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Last Updated: Thursday, 20 October 2005, 22:44 GMT 23:44 UK
Group D: West African affair
Compiled by Farayi Mungazi


Nickname: Super Eagles
Coach: Austin Eguavoen
Captain: Jay-Jay Okocha
Cup record: Winners 1980 & 1994; Qualified 14 times

Whoever coined the expression about shooting oneself in the foot must have had Nigeria's footballers in mind, for the Super Eagles are often the architects of their own misery.

This is a team with the ability to excite but they also have the ability to crumble like the Berlin Wall.

With mind-boggling regularity, they press the self-destruct button during major tournaments, and there is no guarantee that Egypt 2006 will be different.

That Nigeria have some of the most gifted players in the world is beyond dispute, but many of them have got super-sized egos which undermine the team's unity and morale.

So the million-dollar question is: which Nigeria will turn up in Egypt, the one that can brush opponents aside with ease or a team that will push the self-destruct button again?

Coach Austin Eguavoen knows exactly what to expect if his team fails to win Nigeria's third African title. Even in a country of more than 120 million people, there will be no hiding place.

World Cup failure means that Nigeria's Super Eagles have had their wings clipped and will want to take out their frustrations on the continent in Egypt.

Obafemi Martins
Martins is Nigeria's key man in his first Nations Cup tournament
Key players: It used to be Jay-Jay Okocha, maybe one day it will be John Mikel Obi, but for now it is most definitely Obafemi Martins.

The Inter Milan striker has the power and guile to break down any defence in addition to having the ability to create goals from nowhere, and score them from anywhere.

Tellingly, this will be the last throw of the dice at international football for Okocha - a Nations Cup winner with the Super Eagles in 1994.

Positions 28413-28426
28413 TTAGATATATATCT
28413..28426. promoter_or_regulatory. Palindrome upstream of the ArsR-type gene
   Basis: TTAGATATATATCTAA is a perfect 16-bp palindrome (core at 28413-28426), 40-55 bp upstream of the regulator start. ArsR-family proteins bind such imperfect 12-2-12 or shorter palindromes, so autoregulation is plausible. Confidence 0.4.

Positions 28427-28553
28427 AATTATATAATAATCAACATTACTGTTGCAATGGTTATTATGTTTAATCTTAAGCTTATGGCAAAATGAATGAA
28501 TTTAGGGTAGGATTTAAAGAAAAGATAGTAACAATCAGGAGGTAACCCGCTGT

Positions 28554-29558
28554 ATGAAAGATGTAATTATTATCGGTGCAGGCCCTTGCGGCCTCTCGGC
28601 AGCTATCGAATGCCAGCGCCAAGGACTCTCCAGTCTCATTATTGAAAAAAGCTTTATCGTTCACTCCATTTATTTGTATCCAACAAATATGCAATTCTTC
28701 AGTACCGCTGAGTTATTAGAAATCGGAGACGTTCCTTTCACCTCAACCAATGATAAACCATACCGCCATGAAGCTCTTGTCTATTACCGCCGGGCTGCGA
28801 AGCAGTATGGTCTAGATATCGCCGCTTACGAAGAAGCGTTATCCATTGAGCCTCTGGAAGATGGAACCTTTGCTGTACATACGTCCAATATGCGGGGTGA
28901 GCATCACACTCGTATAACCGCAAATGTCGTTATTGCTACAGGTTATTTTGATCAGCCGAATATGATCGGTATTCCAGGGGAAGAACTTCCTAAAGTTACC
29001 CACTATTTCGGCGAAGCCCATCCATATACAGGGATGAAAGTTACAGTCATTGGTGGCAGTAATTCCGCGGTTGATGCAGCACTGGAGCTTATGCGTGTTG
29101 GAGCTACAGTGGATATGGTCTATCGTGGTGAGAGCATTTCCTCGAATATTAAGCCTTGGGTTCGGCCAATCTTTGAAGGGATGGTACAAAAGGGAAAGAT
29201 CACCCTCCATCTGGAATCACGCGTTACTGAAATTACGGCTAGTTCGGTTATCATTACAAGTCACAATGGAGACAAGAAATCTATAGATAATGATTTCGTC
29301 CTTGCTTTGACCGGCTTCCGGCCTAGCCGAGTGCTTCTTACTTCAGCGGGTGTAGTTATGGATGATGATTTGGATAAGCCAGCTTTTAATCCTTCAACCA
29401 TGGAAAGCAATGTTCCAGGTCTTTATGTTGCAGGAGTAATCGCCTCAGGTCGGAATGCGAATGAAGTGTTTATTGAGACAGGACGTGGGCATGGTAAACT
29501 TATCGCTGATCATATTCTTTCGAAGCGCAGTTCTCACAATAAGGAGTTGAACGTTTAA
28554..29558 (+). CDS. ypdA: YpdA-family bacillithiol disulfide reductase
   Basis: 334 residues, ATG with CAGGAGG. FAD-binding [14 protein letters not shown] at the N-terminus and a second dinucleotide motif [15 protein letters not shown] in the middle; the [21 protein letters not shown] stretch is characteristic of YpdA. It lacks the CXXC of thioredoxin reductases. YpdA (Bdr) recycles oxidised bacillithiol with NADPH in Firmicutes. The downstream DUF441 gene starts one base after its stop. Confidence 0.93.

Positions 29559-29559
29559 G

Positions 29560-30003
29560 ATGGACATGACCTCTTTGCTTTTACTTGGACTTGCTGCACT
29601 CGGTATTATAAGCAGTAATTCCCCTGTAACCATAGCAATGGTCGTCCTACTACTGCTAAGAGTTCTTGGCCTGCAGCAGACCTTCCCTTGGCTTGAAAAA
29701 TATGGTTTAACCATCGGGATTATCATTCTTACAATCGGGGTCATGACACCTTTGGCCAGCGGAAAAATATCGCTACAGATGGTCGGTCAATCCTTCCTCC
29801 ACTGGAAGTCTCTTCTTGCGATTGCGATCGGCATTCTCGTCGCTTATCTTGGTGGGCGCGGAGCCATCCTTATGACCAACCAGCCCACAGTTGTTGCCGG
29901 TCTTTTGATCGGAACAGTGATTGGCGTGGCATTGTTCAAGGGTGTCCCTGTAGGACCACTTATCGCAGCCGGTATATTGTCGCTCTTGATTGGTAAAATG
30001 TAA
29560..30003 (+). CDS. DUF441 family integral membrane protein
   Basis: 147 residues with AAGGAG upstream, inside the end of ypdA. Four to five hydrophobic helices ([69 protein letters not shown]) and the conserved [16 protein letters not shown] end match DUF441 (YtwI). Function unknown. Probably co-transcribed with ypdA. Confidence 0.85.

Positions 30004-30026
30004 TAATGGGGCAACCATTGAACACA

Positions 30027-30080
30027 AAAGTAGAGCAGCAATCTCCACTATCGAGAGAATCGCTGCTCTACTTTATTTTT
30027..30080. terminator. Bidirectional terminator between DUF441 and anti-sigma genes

The 32-year-old midfielder is still capable of magic spells when inspired and could well bow out of international football with an almighty bang!

Verdict: If all is well within their ranks, the Super Eagles will soar to great heights. But as we know from experience though, where Nigeria are concerned, that is one big 'if'.


Nickname: Black Stars
Coach: Ratomir Dujkovic
Captain: Stephen Appiah
Cup record: Winners 1963, 65, 78 & 82; Qualified 15 times

They were down, they were out, and missing the last Nations Cup finals made them very much yesterday's team.

But the Black Stars are back in business, their tails firmly up after qualifying for their first World Cup finals.

The Ghanaians go to Egypt with realistic hopes of winning their fifth Nations Cup title.

Their opening clash with Nigeria immediately caught the eye following the draw and pundits and fans alike await that game with baited breath.

Although Ghana's Nations Cup pedigree is beyond dispute, they have been waiting an awfully long time for Nations Cup title number five - 24 years to be precise.

That said, there has been much to admire from the Black Stars of late, not least their new-found self-belief, which helped secure a maiden World Cup appearance.

Ghana's campaign was showing signs of faltering when the Serbian Ratomir Dujkovic became their fourth coach on the road to Germany/Egypt 2006.

With Stephen Appiah and Michael Essien in fine form, they beat South Africa away from home in June and then won their last two matches to finish top of their qualifying group.

Key players: With Essien, Africa's most expensive footballer, absent through injury captain Stephen Appiah will need to live up to his reputation as arguably the most effective midfielder on the continent.

Ghana's Stephen Appiah
Stephen Appiah will captain Ghana at the Nations Cup in Egypt

He has the ability to find acres of space in even the most congested midfields and will carry the burden of ensuring Ghana's survival in the 'group of death.'

He can expect a lot of help from the nimble-footed Matthew Amoah, scorer of some key goals in the qualifying campaign.

Verdict: Having experienced far more downs than ups in recent years, the team seems to have finally come together, thanks largely to the astute management of Dujkovic.

The Serbian has given the Black Stars a renewed sense of purpose but the biggest question seems to be whether or not the strikers have enough goals in them to carry Ghana beyond the group stage.

Dujkovic now faces the hardest task - guiding his team to their fifth Nations Cup title. He may have to be content this time around with a quarter-final appearance.